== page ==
RPG Gets XML Boost in V5R4

                ** This thread discusses the article: RPG Gets XML Boost in V5R4 **
                Tom, I don't believe EVAL-CORR will have a love/hate relationship with RPG IV programmers. MOVE Corresponding in COBOL has been there for decades and interestingly, some COBOLers don't even know about it (including my High School COBOL teacher, if you can believe that!) It isn't bad, it is just new. Sure EVAL A = B is straight-forward. But EVAL-CORR (although I still prefer EVALMap) is certainly going to be a clear indication of what is happening on the instruction.

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                • #9
                  RPG Gets XML Boost in V5R4

                  ** This thread discusses the article: RPG Gets XML Boost in V5R4 **
                  Bob, I'll have to yield to your knowledge of the RPG IV programming community on this one. Just as an FYI, for over 30 years some COBOLers treat the CORRESONDING verb in COBOL in the same category as GOTO and ALTER, so you can see where I've come to my conclusion. By the way, even lesser known are the ADD CORRESPONDING and SUBTRACT CORRESPONDING in COBOL. I wonder if these will be added in a future release of RPG IV.

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                  • #10
                    RPG Gets XML Boost in V5R4

                    ** This thread discusses the article: RPG Gets XML Boost in V5R4 **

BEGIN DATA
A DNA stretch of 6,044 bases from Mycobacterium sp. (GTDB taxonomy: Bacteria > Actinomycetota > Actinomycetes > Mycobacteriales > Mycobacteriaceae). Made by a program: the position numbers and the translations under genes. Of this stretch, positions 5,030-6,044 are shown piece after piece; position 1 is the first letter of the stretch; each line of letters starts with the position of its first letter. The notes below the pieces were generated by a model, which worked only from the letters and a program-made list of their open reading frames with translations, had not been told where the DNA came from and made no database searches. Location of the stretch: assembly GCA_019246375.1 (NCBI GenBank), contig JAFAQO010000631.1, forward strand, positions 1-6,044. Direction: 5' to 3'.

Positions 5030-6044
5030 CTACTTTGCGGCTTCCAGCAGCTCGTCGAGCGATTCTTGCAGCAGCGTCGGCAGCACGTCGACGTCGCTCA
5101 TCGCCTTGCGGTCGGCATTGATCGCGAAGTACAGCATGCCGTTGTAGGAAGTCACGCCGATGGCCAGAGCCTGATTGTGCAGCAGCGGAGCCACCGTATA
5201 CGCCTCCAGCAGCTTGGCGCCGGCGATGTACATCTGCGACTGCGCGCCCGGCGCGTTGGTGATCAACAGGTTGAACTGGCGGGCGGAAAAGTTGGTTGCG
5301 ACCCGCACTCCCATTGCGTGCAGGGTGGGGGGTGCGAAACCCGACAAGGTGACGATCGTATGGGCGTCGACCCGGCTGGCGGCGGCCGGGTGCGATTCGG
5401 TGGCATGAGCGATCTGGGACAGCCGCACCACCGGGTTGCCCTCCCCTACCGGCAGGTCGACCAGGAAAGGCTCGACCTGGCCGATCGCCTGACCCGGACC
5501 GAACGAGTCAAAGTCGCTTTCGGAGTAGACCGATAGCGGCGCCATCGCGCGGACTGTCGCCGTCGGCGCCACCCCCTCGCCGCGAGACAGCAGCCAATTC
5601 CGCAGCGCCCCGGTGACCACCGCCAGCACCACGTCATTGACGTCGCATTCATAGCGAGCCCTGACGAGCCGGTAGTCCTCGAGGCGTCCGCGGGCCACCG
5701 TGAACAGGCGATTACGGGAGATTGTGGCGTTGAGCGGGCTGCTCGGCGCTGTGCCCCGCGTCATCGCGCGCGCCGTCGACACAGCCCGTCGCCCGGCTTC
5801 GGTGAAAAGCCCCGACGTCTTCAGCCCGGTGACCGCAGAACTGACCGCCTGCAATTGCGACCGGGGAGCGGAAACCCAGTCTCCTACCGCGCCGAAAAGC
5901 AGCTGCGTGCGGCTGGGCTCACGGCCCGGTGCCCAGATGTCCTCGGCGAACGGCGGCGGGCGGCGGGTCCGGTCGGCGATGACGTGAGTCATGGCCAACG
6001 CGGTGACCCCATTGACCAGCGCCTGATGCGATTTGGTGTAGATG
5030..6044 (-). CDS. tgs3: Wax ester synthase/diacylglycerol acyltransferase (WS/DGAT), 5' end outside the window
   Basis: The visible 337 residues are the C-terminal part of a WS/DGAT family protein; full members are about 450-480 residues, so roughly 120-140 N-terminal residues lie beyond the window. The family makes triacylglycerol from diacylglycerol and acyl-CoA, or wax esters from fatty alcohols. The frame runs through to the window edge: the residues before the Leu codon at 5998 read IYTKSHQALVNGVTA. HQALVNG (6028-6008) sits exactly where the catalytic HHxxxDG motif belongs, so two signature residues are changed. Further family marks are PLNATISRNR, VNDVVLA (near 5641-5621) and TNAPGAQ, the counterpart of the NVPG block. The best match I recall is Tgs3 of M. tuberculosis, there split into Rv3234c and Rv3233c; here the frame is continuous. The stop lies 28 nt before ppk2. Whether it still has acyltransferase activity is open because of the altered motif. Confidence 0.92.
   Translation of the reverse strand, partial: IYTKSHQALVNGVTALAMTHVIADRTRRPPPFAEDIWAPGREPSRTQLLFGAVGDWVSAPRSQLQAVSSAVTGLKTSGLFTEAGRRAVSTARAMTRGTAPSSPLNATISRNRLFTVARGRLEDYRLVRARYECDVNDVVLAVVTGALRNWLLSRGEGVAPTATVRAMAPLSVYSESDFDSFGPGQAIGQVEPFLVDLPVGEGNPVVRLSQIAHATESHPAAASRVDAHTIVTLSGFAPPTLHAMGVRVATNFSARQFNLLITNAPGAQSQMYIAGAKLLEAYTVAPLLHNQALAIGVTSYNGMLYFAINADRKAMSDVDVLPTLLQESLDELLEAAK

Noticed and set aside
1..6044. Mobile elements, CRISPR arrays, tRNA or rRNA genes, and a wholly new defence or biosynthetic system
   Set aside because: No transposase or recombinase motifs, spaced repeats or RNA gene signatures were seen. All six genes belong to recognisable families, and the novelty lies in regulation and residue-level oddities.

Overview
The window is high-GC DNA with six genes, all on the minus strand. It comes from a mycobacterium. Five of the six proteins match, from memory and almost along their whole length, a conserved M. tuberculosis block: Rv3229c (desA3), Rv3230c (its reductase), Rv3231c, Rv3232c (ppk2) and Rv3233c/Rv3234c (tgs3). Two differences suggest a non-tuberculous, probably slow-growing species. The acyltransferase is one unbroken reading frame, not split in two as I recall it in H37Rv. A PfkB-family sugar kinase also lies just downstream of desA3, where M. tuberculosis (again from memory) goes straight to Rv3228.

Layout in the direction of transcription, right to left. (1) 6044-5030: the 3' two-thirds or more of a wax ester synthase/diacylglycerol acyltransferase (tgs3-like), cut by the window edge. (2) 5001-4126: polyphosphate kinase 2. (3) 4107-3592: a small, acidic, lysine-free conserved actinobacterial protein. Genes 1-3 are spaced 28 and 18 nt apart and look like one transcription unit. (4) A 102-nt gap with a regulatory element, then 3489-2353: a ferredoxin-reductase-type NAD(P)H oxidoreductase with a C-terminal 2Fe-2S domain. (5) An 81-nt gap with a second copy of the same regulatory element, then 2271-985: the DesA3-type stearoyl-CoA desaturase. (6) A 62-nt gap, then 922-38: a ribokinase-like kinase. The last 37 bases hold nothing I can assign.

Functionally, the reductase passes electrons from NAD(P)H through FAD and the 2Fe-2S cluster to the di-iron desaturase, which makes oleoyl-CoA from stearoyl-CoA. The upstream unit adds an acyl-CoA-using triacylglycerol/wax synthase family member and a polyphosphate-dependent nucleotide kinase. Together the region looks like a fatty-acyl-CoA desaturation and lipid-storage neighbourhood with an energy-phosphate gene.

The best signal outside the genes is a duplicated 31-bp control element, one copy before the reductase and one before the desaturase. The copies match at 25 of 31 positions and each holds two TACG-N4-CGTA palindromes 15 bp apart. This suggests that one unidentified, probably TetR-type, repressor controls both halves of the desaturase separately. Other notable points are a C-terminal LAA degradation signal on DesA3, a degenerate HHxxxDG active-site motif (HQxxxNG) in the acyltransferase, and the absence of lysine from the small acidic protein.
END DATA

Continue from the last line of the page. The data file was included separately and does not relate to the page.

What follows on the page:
Bob: I'm tempted to comment on EVAL-CORR since it's the function I was working on when the reorg occurred 19 months ago. First, regarding the name. Sure, "EVAL-CORR" may not be the greatest name. But at the time, we went through a list of about a dozen possibilities, and this was the least awful of the choices. At least, the chosen name reflects the way the opcode works by moving corresponding subfields. Regarding the possible dangers in EVAL-CORR, I think I have to sympathize with Tom's concerns. Adding subfields to data structures may well result in hard to debug side effects. By seeing EVAL-CORR in a program, it's not necessarily clear exactly what's happening. The fact that what's being moved is described in the compile listing is little comfort if you don't bother reading the listings. (Who reads listings for successful compilations?) On the other hand, data structures are already inherently fraught with danger, and EVAL-CORR is no worse than existing DS functionality. Consider that there's no type checking done when assigning data structures. That's true even for qualified DS's. Since DS's are considered character variables by RPG, one DS is equally assignable to any other DS or character variable regardless of "type". (On the other hand again, few RPG programmers seem to think there's any need for additional strong type checking in the language! Maybe RPG programmers really like to debug difficult problems?) Why was EVAL-CORR added? This was deemed necessary by some in the RPG development team after the enhancement of DS I/O in V5R2 and V5R3. In traditional I/O, you can READ from one record and WRITE to another different record with no intervening moves of data since common global static variables are used for the fields. But with DS I/O, you don't have that luxury. You had to move the affected subfields one by one. Now, you can code a shortcut: READ into DS1, EVAL-CORR DS2=DS1, and WRITE from DS2. Will or should EVAL-CORR be used in other situations? Personally, I'm not sure. If you need to keep related information together, you should define a "template" DS, and define your working store using LIKEDS. EVAL-CORR has absolutely no benefit when assigning two DS's defined identically using LIKEDS. Bob, since your COBOL teacher didn't use MOVE CORRESPONDING, obviously he didn't have much use for it. Thinking about it now, I rather suspect EVAL-CORR might suffer the same fate. But it's obviously still too early to tell. Cheers! Hans